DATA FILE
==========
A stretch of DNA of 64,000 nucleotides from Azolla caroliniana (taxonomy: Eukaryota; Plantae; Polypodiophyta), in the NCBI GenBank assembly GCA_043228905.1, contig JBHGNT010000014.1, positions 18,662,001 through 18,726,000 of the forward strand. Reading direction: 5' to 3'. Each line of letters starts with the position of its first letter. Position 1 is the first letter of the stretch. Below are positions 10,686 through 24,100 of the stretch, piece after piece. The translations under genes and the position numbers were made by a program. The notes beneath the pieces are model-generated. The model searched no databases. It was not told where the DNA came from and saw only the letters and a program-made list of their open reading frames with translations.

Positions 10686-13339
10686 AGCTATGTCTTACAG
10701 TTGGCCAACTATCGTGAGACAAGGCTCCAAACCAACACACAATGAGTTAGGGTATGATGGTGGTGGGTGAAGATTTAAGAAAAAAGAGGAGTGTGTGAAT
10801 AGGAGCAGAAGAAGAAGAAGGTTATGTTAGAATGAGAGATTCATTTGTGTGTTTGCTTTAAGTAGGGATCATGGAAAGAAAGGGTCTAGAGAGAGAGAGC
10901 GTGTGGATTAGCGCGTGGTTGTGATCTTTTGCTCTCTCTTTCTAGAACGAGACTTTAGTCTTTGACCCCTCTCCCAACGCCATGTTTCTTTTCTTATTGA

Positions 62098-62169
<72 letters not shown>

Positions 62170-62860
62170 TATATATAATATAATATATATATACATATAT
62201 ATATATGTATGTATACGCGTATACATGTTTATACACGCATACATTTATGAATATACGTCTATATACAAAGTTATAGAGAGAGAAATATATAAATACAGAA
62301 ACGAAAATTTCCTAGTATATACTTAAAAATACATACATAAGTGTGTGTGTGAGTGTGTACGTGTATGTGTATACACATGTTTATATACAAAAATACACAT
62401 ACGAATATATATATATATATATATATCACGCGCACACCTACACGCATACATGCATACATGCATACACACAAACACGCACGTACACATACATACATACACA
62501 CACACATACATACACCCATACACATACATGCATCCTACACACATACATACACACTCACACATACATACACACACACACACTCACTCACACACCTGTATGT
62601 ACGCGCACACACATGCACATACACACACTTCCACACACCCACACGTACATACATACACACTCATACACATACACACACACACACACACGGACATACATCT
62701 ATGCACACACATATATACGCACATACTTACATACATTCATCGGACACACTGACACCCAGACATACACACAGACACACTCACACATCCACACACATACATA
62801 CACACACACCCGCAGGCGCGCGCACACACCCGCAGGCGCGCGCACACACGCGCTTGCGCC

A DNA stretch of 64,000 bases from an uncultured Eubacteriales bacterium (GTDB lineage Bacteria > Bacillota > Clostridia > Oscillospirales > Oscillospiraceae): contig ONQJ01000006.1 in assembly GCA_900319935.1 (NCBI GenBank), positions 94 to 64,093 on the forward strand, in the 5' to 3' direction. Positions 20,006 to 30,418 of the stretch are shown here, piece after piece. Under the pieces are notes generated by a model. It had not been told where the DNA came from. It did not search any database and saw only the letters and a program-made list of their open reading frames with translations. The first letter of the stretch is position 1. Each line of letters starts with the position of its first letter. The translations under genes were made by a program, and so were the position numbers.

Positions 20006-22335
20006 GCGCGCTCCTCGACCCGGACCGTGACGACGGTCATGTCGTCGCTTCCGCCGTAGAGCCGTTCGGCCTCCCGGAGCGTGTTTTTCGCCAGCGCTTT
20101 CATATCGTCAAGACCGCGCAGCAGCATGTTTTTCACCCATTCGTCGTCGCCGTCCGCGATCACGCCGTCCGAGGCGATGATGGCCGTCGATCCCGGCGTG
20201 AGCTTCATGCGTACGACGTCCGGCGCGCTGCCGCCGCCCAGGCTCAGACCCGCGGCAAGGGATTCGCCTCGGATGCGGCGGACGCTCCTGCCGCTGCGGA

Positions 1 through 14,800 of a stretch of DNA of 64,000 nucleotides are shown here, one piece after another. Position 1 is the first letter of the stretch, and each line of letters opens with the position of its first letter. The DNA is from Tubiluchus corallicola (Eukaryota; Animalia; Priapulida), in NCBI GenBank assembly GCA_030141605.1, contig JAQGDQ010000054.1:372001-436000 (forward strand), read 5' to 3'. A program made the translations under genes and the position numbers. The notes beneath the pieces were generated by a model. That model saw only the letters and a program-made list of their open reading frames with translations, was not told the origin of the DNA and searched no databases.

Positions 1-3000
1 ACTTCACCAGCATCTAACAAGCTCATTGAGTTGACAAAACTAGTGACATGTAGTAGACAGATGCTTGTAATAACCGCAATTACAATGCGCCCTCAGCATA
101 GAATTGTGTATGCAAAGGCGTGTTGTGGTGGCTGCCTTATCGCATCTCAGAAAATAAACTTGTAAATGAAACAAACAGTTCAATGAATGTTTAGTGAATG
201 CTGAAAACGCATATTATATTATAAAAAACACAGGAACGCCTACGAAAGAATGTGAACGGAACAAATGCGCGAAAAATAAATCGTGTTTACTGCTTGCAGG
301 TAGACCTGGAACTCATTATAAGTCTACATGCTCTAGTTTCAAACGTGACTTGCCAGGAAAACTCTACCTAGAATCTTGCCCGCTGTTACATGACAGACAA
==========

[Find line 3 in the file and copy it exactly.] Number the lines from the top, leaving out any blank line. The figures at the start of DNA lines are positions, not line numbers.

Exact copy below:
10686 AGCTATGTCTTACAG